Monday, November 20, 2017

“Can You See Anything Now?” by Katherine James

It is not by happenstance that the two significant events of Katherine James’s new, beautifully spare novel Can You See Anything Now? involve water.

In the first, Margie Nethercott, an artist who has been diagnosed with multiple sclerosis, paddles a canoe into a lake, ties herself to a rock, and drops the rock into the water. The lake turns out to be too shallow, the attempt at suicide fails, and Margie has to call to people on the shore to rescue her. That means the entire town of Trinity, upstate from New York City, will know of the failed attempt.

Margie’s husband Nick is the town’s psychologist. He didn’t know his wife intended suicide.

In the second water event, a young college student, the Columbia University roommate of Margie and Nick’s daughter Noel, falls into Trinity’s river. Her name is Pixie. She regularly cuts herself, sleeps around, and takes various drugs – none of which is done by Noel.

Water becomes a kind of baptism, pushing the people of this novel into new understandings and new lives.

The Nethercott family is the center of the narrative, but no one really assumes the role of lead character. Noel’s high school friends – Miriam, Jason, and especially Owen – move as much through the story as the Nethercotts. We meet Etta, a Christian and artist who is known for painting tomatoes, until Margie begins to teach her how to paint other things. And Pete, Pixie’s somewhat estranged father, who should probably be on meds.

Katherine James
But we more than meet these characters. We find ourselves inside their heads and hearts, inhabiting the interiors of people before we realize what’s happening. They tell themselves things they don’t tell the other characters; they make decision and judgments about themselves and each other. And we come to understand that we are witnessing a group of people in a small town slowly breaking through what confines and almost stifles them, to find something as unexpected as redemption and grace.

James is a writer of both fiction and narrative non-fiction. Her work has been published in various literary journals and anthologies. She received an MFA degree from Columbia University and taught undergraduate classes in fiction there. This is her first novel; a memoir, Notes on Orion, about heroin use in the Philadelphia suburbs and how it affected her family, will be published in 2018. She lives in Pennsylvania.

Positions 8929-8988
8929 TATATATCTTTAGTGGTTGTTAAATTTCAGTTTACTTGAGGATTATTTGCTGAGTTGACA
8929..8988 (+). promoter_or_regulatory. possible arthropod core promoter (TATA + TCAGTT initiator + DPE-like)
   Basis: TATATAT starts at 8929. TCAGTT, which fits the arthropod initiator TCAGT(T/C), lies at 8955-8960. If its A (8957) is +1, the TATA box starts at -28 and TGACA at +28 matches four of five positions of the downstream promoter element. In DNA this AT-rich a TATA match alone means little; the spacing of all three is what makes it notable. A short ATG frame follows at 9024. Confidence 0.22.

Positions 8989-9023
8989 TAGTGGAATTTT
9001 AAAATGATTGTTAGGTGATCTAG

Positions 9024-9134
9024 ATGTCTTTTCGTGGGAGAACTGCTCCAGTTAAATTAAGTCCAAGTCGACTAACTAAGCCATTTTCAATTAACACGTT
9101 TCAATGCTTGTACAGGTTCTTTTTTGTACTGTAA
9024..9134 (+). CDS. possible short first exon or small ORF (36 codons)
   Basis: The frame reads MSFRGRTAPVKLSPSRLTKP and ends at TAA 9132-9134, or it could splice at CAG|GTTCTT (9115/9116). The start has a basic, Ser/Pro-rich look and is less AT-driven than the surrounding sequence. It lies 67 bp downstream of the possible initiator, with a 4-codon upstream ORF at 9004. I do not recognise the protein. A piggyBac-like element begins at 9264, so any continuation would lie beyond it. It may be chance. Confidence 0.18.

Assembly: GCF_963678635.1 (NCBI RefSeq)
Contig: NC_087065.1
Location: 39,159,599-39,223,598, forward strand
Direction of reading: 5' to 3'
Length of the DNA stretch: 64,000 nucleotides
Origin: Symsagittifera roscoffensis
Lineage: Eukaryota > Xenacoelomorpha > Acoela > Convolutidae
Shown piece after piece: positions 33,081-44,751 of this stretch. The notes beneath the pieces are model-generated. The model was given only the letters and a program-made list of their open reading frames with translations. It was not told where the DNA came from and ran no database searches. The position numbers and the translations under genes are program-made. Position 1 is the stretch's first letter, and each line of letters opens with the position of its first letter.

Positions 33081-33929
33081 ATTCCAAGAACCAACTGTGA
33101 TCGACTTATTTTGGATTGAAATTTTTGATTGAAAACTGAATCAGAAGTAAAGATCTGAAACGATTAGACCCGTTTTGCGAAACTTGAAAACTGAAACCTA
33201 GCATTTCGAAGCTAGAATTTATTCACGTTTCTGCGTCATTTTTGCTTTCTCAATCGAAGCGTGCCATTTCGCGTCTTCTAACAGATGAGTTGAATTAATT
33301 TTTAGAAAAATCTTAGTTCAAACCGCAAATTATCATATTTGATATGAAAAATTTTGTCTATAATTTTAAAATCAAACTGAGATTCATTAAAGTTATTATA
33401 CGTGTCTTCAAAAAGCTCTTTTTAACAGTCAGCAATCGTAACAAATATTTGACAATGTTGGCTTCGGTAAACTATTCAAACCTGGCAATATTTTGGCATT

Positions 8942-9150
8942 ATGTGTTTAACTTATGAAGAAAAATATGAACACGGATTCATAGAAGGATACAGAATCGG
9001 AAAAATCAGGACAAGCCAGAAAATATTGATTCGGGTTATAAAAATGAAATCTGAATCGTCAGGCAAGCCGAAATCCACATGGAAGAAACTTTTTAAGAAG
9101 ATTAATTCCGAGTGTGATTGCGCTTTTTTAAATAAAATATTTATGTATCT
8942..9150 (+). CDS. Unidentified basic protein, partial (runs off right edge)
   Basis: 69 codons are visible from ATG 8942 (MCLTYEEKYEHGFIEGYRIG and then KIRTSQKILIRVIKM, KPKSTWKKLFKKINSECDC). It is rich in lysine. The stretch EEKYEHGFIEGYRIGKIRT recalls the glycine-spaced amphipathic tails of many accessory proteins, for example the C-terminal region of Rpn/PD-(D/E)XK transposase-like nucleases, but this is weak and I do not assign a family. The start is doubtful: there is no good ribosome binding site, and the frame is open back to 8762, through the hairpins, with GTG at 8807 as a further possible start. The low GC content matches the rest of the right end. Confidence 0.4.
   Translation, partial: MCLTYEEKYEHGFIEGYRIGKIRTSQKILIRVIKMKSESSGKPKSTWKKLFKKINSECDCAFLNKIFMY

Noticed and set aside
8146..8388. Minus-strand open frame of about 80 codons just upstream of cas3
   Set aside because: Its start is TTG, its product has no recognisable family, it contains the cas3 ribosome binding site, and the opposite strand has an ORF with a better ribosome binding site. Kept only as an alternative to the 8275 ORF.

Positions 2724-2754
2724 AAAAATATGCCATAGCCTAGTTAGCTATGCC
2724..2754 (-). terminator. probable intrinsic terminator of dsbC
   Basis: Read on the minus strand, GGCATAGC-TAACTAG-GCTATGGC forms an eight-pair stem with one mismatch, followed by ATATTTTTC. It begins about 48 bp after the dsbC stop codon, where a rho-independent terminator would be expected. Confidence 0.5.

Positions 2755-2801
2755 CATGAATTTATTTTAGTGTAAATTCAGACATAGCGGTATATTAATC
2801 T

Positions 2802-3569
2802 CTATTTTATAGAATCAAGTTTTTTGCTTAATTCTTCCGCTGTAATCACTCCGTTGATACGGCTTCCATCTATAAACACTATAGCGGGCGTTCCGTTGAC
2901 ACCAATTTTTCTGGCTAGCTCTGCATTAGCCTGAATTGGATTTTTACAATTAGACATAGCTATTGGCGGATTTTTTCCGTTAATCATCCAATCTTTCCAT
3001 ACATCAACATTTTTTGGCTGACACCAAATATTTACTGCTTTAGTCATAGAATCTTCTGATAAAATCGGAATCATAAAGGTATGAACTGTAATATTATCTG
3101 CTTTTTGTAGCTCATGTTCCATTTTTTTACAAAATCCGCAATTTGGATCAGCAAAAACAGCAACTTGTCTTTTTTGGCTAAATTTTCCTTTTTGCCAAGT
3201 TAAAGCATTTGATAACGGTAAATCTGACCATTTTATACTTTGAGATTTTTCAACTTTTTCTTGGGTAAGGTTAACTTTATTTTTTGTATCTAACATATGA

Set in a small town, Can You See Anything Now? is a story about inhabiting the human heart.


Top photograph by Cristina Munteanu via Unsplash. Used with permission.

Sunday, November 19, 2017

It was the wind

After Romans 8: 22-29

It was the wind I noticed
first, as it increased
from breeze before
it progressed to storm,
the wind carrying all
before it, sweeping away
what was to leave space
for what will be, its noise
a groaning in my ears,
a groaning so harsh it tears
at the heart of my soul,
stripping away the clay
so carefully constructed,
exposing the nakedness
to cleanse, to clothe,
to lift up.

Photograph by Jacob Ufkes via Unsplash. Used with permission.

Saturday, November 18, 2017

Saturday Good Reads

At one time, executions of convicted criminals were considered good “object lessons” for the public, and so they were held (or staged) for the public to see. Spitalfields Life has an example of what that was like, in “The Executions of Old London.”

A good week for poetry: Oxford University has a digital archive of the poetry of World War I, while Giles Fraser at The Guardian has a column about the Welsh poet Hedd Wyn, who died in world War I. Marilyn Nelson at Image Journal has a poem about camp meetings.

Tim Challies reminds us that, despite the current fad (especially among Christians) of knocking everything about evangelicals, they are actually doing some good and fine work. Thomas Kidd has a warning about opinion polls, and how unreliable they are when it comes to the term “evangelical.” Michael Kelley at Forward Progress has another kind of reminder – the gospel does indeed elevate our souls, but it first brings us to our knees. And Jeanne Damoff has some pictures of grace and faith from an art and talent show.

And a lot more.


Camp Meeting – Marilyn Nelson at Image Journal.

Hedd Wyn: the shepherd poet whose story shows the stupidity of war – Giles Fraser at The Guardian (Hat Tip: J of India).

Thomas Merton – D.S. Martin at Kingdom Poets.

British Stuff

The Executions of Old London – Spitalfields Life.


The Gift of Grace: The Young Life Capernaum Art and Talent Show – Jeanne Damoff at The View from Here.

The Gospel Cuts the Knees Before It Lifts the Soul – Michael Kelley at Forward Progress.

Remembering Father George – Caroline Langston at Image Journal.

The Level Playing Field – Martha Orlando at Meditations of My Heart.

Opinion Polls and the ‘Evangelical’ Illusion – Thomas Kidd at The Gospel Coalition.

Wretchedly Familiar: When Life Seems Unfair - Diana Trautwein at She Loves Magazine.

Life and Culture

Where Are You From? – Jeff Rakestraw at Random Thoughts.

Art and Photography

Churches of East St. Louis, Part 8 – Chris Naffziger at St. Louis Patina.

Layers of the Night – James BO Insogna at Striking Fine Art iGallery.

Rudbeckia triloba – Tim Good at National Geographic / Your Shot.

Writing and Literature

New Book: Love Letters to Writers by Andi Cumbo-Floyd – Lisa Deam at The Contemplative Writer.

“Crime and Punishment:” A Timeless Psychological Masterpeice – Daniel Ross Goodman at The Imaginative Conservative.

Edinburgh 1544 Townscape – Smart History

Painting: Girl Reading in a Sunlit Room, oil on canvas by Carl Vilhelm Holsoe (1863-1935).